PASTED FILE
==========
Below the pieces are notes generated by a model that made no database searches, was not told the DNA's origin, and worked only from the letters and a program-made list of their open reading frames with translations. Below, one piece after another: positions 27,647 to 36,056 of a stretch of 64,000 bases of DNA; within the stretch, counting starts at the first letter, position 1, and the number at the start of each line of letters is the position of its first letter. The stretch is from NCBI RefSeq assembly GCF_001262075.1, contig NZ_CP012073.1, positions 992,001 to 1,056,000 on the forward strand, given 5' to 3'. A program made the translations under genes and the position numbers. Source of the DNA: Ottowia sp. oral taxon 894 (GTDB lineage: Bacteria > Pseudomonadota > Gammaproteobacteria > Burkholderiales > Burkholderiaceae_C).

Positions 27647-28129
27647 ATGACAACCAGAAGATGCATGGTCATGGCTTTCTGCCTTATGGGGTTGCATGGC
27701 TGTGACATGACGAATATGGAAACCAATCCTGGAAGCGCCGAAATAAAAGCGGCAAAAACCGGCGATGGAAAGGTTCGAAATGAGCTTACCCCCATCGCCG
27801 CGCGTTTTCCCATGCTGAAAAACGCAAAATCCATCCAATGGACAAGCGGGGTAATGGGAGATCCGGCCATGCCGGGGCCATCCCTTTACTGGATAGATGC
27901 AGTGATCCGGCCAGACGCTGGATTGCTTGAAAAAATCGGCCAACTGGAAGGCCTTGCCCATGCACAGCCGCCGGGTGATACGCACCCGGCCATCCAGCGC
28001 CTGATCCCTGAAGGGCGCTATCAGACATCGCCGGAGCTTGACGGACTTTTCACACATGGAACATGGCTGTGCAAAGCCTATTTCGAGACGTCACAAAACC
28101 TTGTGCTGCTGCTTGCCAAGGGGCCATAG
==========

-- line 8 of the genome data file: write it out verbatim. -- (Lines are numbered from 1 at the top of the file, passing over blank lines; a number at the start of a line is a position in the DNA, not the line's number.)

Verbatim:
28101 TTGTGCTGCTGCTTGCCAAGGGGCCATAG